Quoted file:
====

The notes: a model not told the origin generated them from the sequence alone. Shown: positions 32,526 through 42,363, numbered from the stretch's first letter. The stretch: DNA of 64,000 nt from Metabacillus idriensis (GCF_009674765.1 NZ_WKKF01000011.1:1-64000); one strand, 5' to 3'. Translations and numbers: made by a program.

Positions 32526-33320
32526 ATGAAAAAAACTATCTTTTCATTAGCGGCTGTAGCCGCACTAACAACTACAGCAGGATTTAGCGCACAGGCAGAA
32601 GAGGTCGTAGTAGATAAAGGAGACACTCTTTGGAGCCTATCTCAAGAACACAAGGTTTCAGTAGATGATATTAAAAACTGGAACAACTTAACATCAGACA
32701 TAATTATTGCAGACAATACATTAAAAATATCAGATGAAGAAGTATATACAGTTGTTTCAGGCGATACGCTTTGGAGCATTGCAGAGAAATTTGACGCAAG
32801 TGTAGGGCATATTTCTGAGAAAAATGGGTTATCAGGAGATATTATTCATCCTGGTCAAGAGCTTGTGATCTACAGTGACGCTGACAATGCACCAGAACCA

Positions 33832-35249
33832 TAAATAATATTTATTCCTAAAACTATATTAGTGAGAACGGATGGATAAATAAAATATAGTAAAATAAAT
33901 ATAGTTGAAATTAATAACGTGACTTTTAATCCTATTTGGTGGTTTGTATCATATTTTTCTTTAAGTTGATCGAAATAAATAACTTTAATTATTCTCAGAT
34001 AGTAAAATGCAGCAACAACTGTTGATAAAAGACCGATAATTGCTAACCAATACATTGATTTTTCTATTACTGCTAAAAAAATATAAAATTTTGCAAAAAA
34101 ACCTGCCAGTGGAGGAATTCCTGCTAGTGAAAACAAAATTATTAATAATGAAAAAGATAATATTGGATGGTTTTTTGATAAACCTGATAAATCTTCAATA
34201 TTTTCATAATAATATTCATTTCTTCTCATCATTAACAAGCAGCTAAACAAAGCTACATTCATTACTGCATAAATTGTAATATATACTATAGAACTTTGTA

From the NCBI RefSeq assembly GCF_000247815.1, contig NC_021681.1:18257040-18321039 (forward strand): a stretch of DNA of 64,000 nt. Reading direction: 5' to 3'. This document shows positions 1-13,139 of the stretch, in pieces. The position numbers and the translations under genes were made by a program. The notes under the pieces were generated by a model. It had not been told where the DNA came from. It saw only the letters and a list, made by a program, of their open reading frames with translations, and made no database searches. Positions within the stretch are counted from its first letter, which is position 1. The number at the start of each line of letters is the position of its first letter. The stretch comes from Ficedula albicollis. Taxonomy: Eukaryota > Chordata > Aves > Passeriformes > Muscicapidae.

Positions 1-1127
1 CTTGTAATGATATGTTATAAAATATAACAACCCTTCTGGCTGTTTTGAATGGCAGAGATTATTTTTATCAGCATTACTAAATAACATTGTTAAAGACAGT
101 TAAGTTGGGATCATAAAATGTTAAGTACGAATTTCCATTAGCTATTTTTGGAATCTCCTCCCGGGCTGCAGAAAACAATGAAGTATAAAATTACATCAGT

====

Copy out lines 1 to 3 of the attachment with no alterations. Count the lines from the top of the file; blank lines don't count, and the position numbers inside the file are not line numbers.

The notes: a model not told the origin generated them from the sequence alone. Shown: positions 32,526 through 42,363, numbered from the stretch's first letter. The stretch: DNA of 64,000 nt from Metabacillus idriensis (GCF_009674765.1 NZ_WKKF01000011.1:1-64000); one strand, 5' to 3'. Translations and numbers: made by a program.

Positions 32526-33320
32526 ATGAAAAAAACTATCTTTTCATTAGCGGCTGTAGCCGCACTAACAACTACAGCAGGATTTAGCGCACAGGCAGAA